- third, I had bad experience with using symmetry BC in narrow spaces (like a column) because they heavily altered the solution, so I would strongly recommend you to try your simulation in a 2D plane space instead of 2D axisymmetric, with no symmetry BC at the middle;
- fourth, you should not use anything else but explicit VOF, with geometric reconstruction of the interface, and be very careful about the timestep, not to heavily exceed CFL=1 at the interface (a CFL= of 2.5-3 is still acceptable, but you'd better not exceed 1).
I hope this will be helpful.
All the best,
Re: Fluent VOF
Thanks for the advice. A few more things I've tried:
Instead of PRESTO I used Body-force weighted for pressure - the residuals stagnated after a few time steps so I killed the job.
I agree the reference pressure location is important. I created an layer of air at the top of the water column and set the reference pressure location somewhere in the air layer. Throughout the simulation, the point remained in the lighter phase. The improvement was only marginal. Significant interfacial degredation occurred.
My CFL number is set to 0.25.
Modifying the job to be 2D instead of axi- is doable for this example problem. Unfornately the problem I'm really interested in solving must be done 3D or axi-. The computational time associated with a 3D simulation is high so I need the axisymmetric simulation to work.
I tried computing the body force explicitly but again there was only a marginal difference between this and the original solution.
To make sure the mesh wasn't an issue, I quadrupled the grid density to ~60000 cells by adapting the entire liquid column. Comparing the solution after a few seconds of simulation time, the interface was a lot messier than in the original solution.
I thought the problem might be that the density ratio is too high. To investigate this further, I modified the material properties. Instead of 1000:1 density ratio, in the lighter phase, I set the density to 1. In the heavier phase, I set the density to 10. The viscosity in both phases was equal. The interface was severely degraded. The solution was much worse than the original.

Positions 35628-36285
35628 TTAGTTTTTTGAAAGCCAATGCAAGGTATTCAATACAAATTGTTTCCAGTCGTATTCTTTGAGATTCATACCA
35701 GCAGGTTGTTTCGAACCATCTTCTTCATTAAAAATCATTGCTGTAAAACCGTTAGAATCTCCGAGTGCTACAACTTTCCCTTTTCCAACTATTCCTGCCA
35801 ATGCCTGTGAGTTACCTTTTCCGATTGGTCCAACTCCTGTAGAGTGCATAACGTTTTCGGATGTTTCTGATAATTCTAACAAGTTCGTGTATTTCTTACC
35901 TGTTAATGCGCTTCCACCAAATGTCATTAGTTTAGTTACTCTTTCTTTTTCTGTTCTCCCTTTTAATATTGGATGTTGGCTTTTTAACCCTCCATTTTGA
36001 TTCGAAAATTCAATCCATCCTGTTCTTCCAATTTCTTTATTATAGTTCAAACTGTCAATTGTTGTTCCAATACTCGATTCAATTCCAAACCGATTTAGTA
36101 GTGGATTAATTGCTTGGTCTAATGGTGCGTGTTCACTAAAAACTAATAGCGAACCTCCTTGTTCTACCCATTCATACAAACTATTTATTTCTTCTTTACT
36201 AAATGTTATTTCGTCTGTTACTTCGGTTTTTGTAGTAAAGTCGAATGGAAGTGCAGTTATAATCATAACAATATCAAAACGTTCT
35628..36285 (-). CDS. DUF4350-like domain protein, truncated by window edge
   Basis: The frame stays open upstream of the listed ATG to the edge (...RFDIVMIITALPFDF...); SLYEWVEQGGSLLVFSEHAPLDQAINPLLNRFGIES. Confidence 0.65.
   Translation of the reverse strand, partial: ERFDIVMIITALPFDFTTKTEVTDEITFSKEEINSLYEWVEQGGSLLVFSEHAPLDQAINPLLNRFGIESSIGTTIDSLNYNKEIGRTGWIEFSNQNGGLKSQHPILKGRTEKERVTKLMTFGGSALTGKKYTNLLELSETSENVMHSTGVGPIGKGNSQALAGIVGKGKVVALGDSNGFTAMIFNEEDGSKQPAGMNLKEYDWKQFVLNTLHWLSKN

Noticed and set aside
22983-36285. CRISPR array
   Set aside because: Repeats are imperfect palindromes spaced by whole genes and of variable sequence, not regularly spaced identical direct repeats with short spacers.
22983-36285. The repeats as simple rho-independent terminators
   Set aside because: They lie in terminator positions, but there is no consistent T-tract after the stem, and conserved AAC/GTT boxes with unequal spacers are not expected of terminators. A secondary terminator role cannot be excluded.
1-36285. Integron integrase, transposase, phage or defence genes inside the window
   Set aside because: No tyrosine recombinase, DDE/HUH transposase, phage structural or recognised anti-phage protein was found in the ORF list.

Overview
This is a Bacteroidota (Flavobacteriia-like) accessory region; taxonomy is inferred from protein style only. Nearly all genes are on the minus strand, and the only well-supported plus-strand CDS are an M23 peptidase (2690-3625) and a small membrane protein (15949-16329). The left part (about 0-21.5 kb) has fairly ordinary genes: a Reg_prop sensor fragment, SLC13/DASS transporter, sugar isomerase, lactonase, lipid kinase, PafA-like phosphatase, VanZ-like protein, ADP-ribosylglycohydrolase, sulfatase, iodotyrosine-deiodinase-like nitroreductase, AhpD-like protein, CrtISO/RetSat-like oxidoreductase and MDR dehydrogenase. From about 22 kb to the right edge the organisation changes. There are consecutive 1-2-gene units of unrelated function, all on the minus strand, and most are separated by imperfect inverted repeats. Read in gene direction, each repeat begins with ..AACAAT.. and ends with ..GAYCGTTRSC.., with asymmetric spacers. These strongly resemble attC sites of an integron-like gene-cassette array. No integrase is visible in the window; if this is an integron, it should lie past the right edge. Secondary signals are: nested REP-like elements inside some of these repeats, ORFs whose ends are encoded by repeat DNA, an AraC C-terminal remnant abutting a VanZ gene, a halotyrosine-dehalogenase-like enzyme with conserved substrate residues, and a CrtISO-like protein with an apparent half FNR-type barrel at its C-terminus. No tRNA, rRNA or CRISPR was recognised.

Right now I'm really at loss on how to proceed.
Re: Fluent VOF
I was really intrigued by this problem, so I decided to try it myself. I must say that I didn't have any problem at all, the simulation converges even for the axisymmetric domain. Of course, the bubble behaviour is different in 2d from 2d axisymmetric, but they both run smoothly to the end. And I only used 8000 cells for the axisymmetric problem!
I realised that I forgot to mention some very important steps, needed to ensure the success of such a simulation:
- surface tension must be specified (a typical value would be 0.072 N/m);
- before marking the cells registers that will be used for patching the phases, it would be a good idea to use this scheme command: (rpsetvar 'patch/vof? #t); this way you will be able to get a nice and smooth interface right from the patching step;
- the time step must be small enough to guarantee a CFL<1 near the interface (that is the CFL I was talking about, not the CFL=0.25 from the Define/Models/Multiphase/VOF GUI panel!); a value of 0.001 s should be enough for most situations.
I also have to mention that although the axisymmetric simulation should be closer to the reality than the 2d one, in the case of big bubbles (which is pretty much everything above 1 cm) that eventually brake into smaller bubbles, the axisymmetric solution is again far from the truth. But at least up to the moment when the big bubble brakes, the solution remains physical.
If you like so, I could send you the .cas&.dat files to compare with your own.
All the best,
could send me the case/data to me ? i want to compare with my own.
all the best.